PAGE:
Tamazight (Berber) Language Profile
University of Ottawa
The Tamazight language and the Amazigh people
Tamazight or Amazigh language1, also
referred to as Berber in western literature, is the language spoken by
Amazigh people, the indigenous of Tamazgha (North Africa plus Mali,
Niger and the Canary Islands). Before the arrival of the Arabs in that
region, which started around the mid-seventh century, Tamazight was
spoken all over the area stretching from the Siwa Oasis in western
Egypt, extending westward to the Canary Islands through Libya, Tunisia,
Algeria and Morocco and from the northern coast of the Mediterranean
Sea extending southward to Mauritania, Mali and Niger.
the African branch of the Afro-Asian language family, also referred to
as Hamito-Semitic in the literature, along with ancient Egyptian and
other African languages such as the ones called Cuchitic and Chadic
languages, as opposed to the oriental or Semitic branch constituted of
semitic languages. Ancient Egyptian is somehow disputed between these
two branches (see Vergote, 1970). The question as to whether these
languages started in Africa or the Middle East along with the Semitic
languages is still controversial and goes beyond the field of
linguistics since it involves archaeology, as well as pre-history and
paleontology. Although the oriental hypothesis had long prevailed,
recent research has brought to new evidence favoring the African
alternative hypothesis (Hachid, 2000). It is too early even today to
take any hypothesis for granted as more research has to be done in this
field. Given the similarities, the possibility that the substrata of
these languages are African with an important eastern influence from
Semitic languages is the most plausible, although a western influence
of Semitic languages from the African branch, namely Egyptian, is not
to be excluded.2
is difficult to put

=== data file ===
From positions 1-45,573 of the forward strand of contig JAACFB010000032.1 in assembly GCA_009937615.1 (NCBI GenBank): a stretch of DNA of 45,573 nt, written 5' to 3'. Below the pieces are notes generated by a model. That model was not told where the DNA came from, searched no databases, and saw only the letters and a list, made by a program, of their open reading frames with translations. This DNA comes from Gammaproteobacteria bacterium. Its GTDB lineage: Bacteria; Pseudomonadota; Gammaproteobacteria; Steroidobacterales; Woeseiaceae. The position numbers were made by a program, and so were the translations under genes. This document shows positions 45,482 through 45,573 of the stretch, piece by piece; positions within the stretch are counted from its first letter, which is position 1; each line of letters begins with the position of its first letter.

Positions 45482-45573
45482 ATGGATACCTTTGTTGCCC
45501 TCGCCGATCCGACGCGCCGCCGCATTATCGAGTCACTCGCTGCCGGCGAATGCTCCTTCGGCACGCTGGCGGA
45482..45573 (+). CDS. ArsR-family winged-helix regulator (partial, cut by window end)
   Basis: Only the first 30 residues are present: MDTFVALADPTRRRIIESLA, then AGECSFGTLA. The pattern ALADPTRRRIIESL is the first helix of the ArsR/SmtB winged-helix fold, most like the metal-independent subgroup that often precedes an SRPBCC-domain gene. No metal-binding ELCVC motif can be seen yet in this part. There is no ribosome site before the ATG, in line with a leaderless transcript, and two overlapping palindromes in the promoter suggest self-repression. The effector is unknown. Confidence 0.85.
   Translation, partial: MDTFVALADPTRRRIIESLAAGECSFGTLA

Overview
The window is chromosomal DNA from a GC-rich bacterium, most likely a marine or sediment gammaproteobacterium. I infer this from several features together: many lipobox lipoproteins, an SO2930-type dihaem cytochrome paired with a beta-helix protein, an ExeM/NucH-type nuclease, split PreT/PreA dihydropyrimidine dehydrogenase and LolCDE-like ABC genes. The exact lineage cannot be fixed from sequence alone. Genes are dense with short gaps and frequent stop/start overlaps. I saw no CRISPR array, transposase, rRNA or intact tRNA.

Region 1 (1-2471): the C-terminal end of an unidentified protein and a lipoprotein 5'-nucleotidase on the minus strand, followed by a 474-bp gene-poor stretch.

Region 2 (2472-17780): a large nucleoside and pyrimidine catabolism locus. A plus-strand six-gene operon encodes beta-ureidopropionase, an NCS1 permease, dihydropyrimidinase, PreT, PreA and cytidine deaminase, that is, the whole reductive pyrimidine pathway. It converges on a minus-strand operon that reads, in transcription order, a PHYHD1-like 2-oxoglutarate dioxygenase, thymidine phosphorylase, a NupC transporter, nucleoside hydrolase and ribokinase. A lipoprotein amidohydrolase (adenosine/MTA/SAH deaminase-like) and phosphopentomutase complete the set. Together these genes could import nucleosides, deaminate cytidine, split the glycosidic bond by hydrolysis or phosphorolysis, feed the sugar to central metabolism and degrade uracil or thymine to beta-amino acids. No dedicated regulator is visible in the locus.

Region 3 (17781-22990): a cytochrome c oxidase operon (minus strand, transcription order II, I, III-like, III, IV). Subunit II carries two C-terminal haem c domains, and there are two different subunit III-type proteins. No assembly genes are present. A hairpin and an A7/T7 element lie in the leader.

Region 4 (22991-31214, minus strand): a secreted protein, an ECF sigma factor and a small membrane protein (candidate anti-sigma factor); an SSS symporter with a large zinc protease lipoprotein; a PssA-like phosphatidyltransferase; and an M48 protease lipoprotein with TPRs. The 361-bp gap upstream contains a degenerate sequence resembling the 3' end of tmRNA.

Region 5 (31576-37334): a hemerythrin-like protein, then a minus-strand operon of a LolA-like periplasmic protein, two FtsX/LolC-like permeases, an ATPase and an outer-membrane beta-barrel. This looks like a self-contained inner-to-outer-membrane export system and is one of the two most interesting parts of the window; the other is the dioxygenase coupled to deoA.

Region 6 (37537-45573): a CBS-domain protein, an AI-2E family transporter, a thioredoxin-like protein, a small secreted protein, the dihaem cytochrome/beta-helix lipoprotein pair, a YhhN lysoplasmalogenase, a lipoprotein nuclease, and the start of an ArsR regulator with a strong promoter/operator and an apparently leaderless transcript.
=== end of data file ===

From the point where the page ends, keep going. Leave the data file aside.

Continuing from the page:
forward any number evaluating the Tamazight-speaking population because
no census taking this question into consideration has ever been made in
any country in North Africa since decolonization. Tamazight is still
spoken today in all the aforementioned countries, with the exception of
the Canary Islands, where a cultural movement claiming the revival of
Tamazight is growing. Besides Tamazgha, one has to mention the Amazigh
Diaspora in Europe and North America, where the Amazigh community is
Tamazigh is spoken are not continuous. Rather, they constitute more or
less large islands distant from one another, interrupted by large
arabized zones. As a result, Tamazight has survived mostly in somehow
naturally ‘protected' areas. The zones where it is spoken today are
either desertic or mountainous while most of the plain zones were
arabized. The lack of contact between these areas has led to an
important dialectalization process. However, the nature of the
dialectical variation is more phonological and lexical than syntactic
varieties spoken in central Morocco, which has always been referred to
as Tamazight, and those spoken by the Tuareg populations, referred to
as Tamachaq or Tamajaq3, most
other dialects were renamed, locally referred to by names the Arab
tribes gave to those areas and their inhabitants when they arrived
are three important Tamazight-speaking areas in Morocco. The variety
spoken in the Riffian mountainous area (including Ayt Werrayghel, Beni
Zennasen, El Hoceima, etc.) is referred to as Tarifit. This variety
also includes the form spoken in Melilla and Ceuta, two enclaves
located in the Riffian area, which belong to Spain. Heading south, we
come across another important Tamazight-speaking area in central
Morocco, stretching all along the mountainous Middle Atlas zone.
Further south and west is the domain of another variety, referred to as
Tachelhit, occupying the Anti-Atlas mountain area and the plains from
Sous, stretching from Agadir down to Ifni on the western coast, going
as far east as the Draa. The High Atlas mountains somehow represent an